The terminology used herein is for the purpose of describing particular example embodiments only and is not intended to be limiting. As used herein, the singular forms “a”, “an” and “the” may be intended to include the plural forms as well, unless the context clearly indicates otherwise. The terms “comprises,” “comprising,” “includes,” “including,” “have,” and “having,” are inclusive and therefore specify the presence of stated features, integers, steps, operations, elements, and/or components, but do not preclude the presence or addition of one or more other features, integers, steps, operations, elements, components, and/or groups thereof. The method steps, processes, and operations described herein are not to be construed as necessarily requiring their performance in the particular order discussed or illustrated, unless specifically identified as an order of performance. It is also to be understood that additional or alternative steps may be employed.

When an element or layer is referred to as being “on”, “engaged to”, “connected to” or “coupled to” another element or layer, it may be directly on, engaged, connected or coupled to the other element or layer, or intervening elements or layers may be present. In contrast, when an element is referred to as being “directly on,” “directly engaged to”, “directly connected to” or “directly coupled to” another element or layer, there may be no intervening elements or layers present. Other words used to describe the relationship between elements should be interpreted in a like fashion (e.g., “between” versus “directly between,” “adjacent” versus “directly adjacent,” etc.). As used herein, the term “and/or” includes any and all combinations of one or more of the associated listed items.

The term “about” when applied to values indicates that the calculation or the measurement allows some slight imprecision in the value (with some approach to exactness in the value; approximately or reasonably close to the value; nearly). If, for some reason, the imprecision provided by “about” is not otherwise understood in the art with this ordinary meaning, then “about” as used herein indicates at least variations that may arise from ordinary methods of measuring or using such parameters. For example, the terms “generally”, “about”, and “substantially” may be used herein to mean within manufacturing tolerances.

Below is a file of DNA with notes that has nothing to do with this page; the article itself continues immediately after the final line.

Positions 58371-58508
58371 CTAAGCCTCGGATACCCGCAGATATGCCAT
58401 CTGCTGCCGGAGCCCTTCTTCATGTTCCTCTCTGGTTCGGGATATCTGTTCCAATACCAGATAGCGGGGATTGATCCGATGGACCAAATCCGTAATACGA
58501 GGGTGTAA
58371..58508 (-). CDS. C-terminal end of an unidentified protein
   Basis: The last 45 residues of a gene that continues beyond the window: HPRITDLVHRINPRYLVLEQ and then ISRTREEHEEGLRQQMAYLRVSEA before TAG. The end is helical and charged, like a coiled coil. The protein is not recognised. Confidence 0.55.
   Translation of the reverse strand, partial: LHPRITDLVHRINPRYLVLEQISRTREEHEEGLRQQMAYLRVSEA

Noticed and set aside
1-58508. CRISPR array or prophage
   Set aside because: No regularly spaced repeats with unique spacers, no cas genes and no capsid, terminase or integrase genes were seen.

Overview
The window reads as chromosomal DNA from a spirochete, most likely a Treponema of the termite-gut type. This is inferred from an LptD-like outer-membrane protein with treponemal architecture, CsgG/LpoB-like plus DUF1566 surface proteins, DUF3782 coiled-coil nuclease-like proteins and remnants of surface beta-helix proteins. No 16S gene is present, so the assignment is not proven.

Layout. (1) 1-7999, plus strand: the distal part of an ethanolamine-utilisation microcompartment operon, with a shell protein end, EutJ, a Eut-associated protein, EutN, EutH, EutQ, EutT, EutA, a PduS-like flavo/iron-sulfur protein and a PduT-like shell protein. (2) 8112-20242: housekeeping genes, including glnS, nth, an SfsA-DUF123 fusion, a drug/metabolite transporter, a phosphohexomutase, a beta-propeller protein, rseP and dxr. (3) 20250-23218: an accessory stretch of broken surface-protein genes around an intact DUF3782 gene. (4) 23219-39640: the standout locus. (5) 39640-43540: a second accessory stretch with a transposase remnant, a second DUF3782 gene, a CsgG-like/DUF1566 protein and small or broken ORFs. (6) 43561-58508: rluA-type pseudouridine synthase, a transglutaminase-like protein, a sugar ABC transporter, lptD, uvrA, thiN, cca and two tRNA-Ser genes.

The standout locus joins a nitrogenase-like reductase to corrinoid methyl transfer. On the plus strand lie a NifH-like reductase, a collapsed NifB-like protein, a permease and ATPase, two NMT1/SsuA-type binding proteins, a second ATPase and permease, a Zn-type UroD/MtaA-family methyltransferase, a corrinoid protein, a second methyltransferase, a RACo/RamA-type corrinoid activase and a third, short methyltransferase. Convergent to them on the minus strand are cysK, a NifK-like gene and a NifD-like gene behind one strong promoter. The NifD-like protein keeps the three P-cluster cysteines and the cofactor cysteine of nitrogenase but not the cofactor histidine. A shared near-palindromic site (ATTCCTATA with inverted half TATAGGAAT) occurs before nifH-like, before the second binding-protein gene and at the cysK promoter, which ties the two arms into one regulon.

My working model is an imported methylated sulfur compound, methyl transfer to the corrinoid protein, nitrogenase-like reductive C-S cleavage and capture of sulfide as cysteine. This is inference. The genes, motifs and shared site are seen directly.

Although the terms first, second, third, etc. may be used herein to describe various elements, components, regions, layers and/or sections, these elements, components, regions, layers and/or sections should not be limited by these terms. These terms may be only used to distinguish one element, component, region, layer or section from another region, layer or section. Terms such as “first,” “second,” and other numerical terms when used herein do not imply a sequence or order unless clearly indicated by the context. Thus, a first element, component, region, layer or section could be termed a second element, component, region, layer or section without departing from the teachings of the example embodiments.

Spatially relative terms, such as “inner,” “outer,” “beneath”, “below”, “lower”, “above”, “upper” and the like, may be used herein for ease of description to describe one element or feature's relationship to another element(s) or feature(s) as illustrated in the figures. Spatially relative terms may be intended to encompass different orientations of the device in use or operation in addition to the orientation depicted in the figures. For example, if the device in the figures is turned over, elements described as “below” or “beneath” other elements or features would then be oriented “above” the other elements or features. Thus, the example term “below” can encompass both an orientation of above and below. The device may be otherwise oriented (rotated 90 degrees or at other orientations) and the spatially relative descriptors used herein interpreted accordingly.